Written by Dr Percy William Hawkes
Fetal Bovine Serum: Geographic Origin and Regulatory Relevance of Viral Contamination
The article aims to clarify an existing misunderstanding by the users of fetal bovine serum (FBS), who assume that certain countries, like Australia and New Zealand, have fewer cattle disease viruses and pose less risk for the presence of viruses, than do the other FBS producing countries. The article reviews the 2013 information from the World Organization for Animal Health (OIE), regarding the presence and absence of the 14 viruses of concern for FBS in the cattle populations of the 30 major FBS producing countries of the world. United States Department of Agriculture (USDA) and European Union (EU) regulations have identified 8 adventitious viruses and 6 additional viruses of importation concern that need to be tested for or eliminated in FBS, viruses that can cross the placental barrier from the donor cow to the fetus. A comparison is made regarding the number of viruses of concern reported presently in each of the FBS producing countries. The results of the comparison reveal that four Scandinavian countries report the fewest number of viruses of concern for FBS (six in total), while Australia and the USA are among the countries reporting the highest numbers of viruses of concern for FBS (ten in total). FBS from Australia and the USA has thus no advantage over the other FBS producing countries, regarding the number of viruses needed to be tested for and eliminated.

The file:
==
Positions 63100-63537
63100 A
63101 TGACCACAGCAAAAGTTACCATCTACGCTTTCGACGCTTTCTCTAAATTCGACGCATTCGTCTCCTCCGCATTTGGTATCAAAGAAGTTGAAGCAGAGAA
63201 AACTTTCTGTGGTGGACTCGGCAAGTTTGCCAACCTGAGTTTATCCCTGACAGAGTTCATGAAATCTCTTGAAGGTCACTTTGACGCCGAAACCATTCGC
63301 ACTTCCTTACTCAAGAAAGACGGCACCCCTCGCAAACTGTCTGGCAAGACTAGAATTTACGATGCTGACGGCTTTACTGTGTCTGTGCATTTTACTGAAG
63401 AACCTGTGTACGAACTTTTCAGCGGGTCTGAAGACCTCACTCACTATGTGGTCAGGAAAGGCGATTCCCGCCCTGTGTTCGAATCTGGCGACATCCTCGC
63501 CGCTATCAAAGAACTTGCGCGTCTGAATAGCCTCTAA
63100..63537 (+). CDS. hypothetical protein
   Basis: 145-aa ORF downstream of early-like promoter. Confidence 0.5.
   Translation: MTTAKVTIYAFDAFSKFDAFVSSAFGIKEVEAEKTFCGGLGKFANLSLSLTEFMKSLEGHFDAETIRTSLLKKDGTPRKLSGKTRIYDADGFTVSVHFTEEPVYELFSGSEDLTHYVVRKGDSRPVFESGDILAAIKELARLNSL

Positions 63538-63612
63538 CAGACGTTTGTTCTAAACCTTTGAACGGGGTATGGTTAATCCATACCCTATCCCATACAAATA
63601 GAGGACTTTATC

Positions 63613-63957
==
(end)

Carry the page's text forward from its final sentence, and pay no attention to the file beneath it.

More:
Adventitious viruses, Animal health status, European Medical Agency (EMEA), Fetal bovine serum (FBS), United States Department of Agriculture (USDA), Viruses of importation concern, World Organization for Animal Health (OIE)